July 28, 2017

Mercury and Lead: The Fallacy of “Safe” Levels

By Robert F. Kennedy, Jr.

In our toxin-filled world, we often look to government agencies to tell us what levels of exposure we should consider safe or unsafe. If our exposure does not exceed an agency-determined threshold, we assume there is little cause for concern. How do regulatory agencies determine these thresholds? There is considerable evidence to suggest that safety limits are often arbitrary and do not accurately flag risks.

A new study published in Environmental Research by a group of researchers in upstate New York underscores this point. Lead author Dr. Brooks Gump of Syracuse University and coauthors call attention to problems associated with low levels of background exposure to lead and mercury, at concentrations notably lower than those deemed “elevated” by federal agencies such as the Centers for Disease Control and Prevention (CDC) and the Environmental Protection Agency (EPA).

The authors report on results from the Environmental Exposures and Child Health Outcomes (EECHO) study, an ongoing study involving African-American and white children (ages 9–11) in low- and middle-income urban neighborhoods. Although the EECHO study’s primary purpose is to investigate the influence of environmental toxicant exposures on cardiovascular risk indices, the Environmental Research paper focuses on interesting associations between environmental toxicants and neurodevelopmental outcomes.

Study Description

The sample included 203 children (53% male, 57% African-American). Over half (53%) of the families had incomes of less than $35,000 per year. The study measured:

  • Blood levels of lead and total mercury
  • Hostility (administered to participants)
  • Other disruptive behaviors (administered to parents), including oppositional defiant disorder (ODD) behaviors and attention-deficit/hyperactivity disorder (ADHD) behaviors
  • Emotion regulation (participants)
  • Autism spectrum disorder (ASD) symptoms (parents)

The investigators initially excluded children with serious medical or developmental disabilities (as well as children taking medications such as Ritalin). Even with these exclusion criteria, the researchers found substantial levels of neurodevelopmental disorders in their sample. They rated more than one in six children as ODD (16%) or ADHD-inattention type (15%), one in nine (11%) as ADHD-hyperactivity/impulsive type, and one in twenty (5%) as Asperger’s/high-functioning autism.

The investigators found significant associations with hostile distrust, ODD behaviors, lack of emotional awareness, and emotional uncertainty correlating with increasing blood lead levels. These significant associations occurred in children with blood lead levels (0.19 to 3.25 micrograms per deciliter) well below the reference level of 5 micrograms per deciliter at which the CDC recommends initiating public health actions.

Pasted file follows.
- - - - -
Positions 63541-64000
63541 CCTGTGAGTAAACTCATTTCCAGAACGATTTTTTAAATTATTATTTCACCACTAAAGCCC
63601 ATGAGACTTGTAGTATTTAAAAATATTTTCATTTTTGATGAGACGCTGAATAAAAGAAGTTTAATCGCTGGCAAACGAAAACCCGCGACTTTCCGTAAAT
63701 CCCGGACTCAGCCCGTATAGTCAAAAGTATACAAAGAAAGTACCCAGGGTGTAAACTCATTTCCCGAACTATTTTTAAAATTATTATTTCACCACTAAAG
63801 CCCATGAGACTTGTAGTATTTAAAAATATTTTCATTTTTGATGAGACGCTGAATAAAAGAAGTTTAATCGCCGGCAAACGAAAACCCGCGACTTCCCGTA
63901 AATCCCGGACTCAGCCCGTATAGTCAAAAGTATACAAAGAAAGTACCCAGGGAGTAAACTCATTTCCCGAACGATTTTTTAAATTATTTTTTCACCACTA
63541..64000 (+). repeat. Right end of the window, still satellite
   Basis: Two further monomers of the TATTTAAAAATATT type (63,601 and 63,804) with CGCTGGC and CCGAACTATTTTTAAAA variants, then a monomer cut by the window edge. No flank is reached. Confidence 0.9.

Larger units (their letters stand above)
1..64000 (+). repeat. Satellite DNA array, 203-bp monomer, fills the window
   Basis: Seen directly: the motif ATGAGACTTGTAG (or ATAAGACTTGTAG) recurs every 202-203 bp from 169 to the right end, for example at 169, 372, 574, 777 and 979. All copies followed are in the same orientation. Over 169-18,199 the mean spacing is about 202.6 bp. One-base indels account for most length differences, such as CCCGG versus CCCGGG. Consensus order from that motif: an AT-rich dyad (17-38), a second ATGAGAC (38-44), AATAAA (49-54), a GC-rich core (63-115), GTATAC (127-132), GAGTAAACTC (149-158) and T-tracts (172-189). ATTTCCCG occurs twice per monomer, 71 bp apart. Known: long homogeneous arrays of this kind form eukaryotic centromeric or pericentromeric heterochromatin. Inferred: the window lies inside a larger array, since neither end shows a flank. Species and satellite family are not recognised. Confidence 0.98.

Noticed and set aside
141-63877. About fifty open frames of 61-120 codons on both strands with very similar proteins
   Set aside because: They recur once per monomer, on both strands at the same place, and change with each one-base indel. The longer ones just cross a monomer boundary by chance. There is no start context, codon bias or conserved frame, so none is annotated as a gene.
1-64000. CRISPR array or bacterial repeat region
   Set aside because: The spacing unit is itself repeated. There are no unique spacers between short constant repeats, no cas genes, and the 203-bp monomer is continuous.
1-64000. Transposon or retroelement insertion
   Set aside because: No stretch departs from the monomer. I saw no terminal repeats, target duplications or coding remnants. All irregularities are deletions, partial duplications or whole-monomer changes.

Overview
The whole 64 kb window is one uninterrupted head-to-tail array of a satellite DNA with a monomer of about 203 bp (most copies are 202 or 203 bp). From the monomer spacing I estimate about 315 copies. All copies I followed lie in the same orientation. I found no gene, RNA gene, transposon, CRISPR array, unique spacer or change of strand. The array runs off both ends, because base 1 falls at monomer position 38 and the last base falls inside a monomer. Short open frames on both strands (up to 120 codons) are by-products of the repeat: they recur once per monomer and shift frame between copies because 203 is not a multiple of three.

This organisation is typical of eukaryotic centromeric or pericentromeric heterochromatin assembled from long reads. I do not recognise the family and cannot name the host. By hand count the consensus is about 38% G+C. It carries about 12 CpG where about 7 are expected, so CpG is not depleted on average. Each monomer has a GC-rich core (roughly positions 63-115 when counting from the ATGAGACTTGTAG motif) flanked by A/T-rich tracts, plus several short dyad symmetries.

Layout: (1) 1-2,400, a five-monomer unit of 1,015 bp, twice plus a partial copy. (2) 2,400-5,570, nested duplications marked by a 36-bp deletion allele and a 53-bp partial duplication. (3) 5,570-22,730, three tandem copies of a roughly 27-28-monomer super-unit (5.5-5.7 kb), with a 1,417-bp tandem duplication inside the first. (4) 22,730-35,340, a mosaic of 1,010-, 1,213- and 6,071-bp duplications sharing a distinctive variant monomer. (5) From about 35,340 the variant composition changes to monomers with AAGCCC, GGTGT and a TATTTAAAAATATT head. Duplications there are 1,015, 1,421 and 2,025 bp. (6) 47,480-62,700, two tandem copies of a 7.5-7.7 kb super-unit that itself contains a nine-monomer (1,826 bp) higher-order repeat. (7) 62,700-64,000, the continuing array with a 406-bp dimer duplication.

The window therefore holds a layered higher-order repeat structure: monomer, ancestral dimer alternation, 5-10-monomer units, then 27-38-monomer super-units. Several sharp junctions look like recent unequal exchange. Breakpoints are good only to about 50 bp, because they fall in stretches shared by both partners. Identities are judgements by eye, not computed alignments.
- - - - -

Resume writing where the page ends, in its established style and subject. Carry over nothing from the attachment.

Gump and coauthors also measured heart rate variability (HRV) to assess parasympathetic (vagal) responses to acute stress. They explain that they included HRV because emerging research suggests that underlying differences in parasympathetic nervous system responses to acute stress may shape neurobiological susceptibility to environmental factors. After Gump’s research team added HRV measures to their statistical models as interaction terms, they found a statistically significant and “novel” relationship between blood mercury levels and ASD symptoms (especially social skills, attention to detail, and imagination) in the subgroup of children who showed sustained vagal tone during acute stress. This latter result matches findings from a 2003 study in which autistic children displayed an “excessively controlled vagal system” suggestive of “autonomic hyperarousal.” The authors point to the need for further research to elaborate on mercury’s role in triggering greater frequency of autism spectrum symptoms in children who exhibit atypical parasympathetic activity.


In a separate publication about the EECHO study, the authors explicitly note their assumption that “the majority of total mercury in whole blood was methylmercury via fish consumption,” adding that they did not carry out mercury speciation to verify their assumption. This is a notable limitation of the study, because measurement of blood levels of heavy metals assesses recent (or ongoing) exposure to heavy metals but is not an accurate method of determining whether the organs, tissues, or bones are storing these toxicants. Many US children still receive thimerosal-containing flu shots on an annual basis; these contain significant amounts of ethylmercury, which moves more quickly into tissues and organs than methylmercury.

The authors point to the need for further research to elaborate on mercury’s role in triggering “greater frequency of autism spectrum symptoms” in children who exhibit atypical parasympathetic activity.

Despite this oversight, the authors emphasize the importance of paying attention to low levels of background metal exposure because “background exposures…affect a much larger proportion of children.” This comment calls into question the relevance of “safety” thresholds for highly toxic substances. Just as Ralph Nadar once warned that some cars were “unsafe at any speed,” it seems clear that toxicants such as lead and mercury are unsafe at any level.

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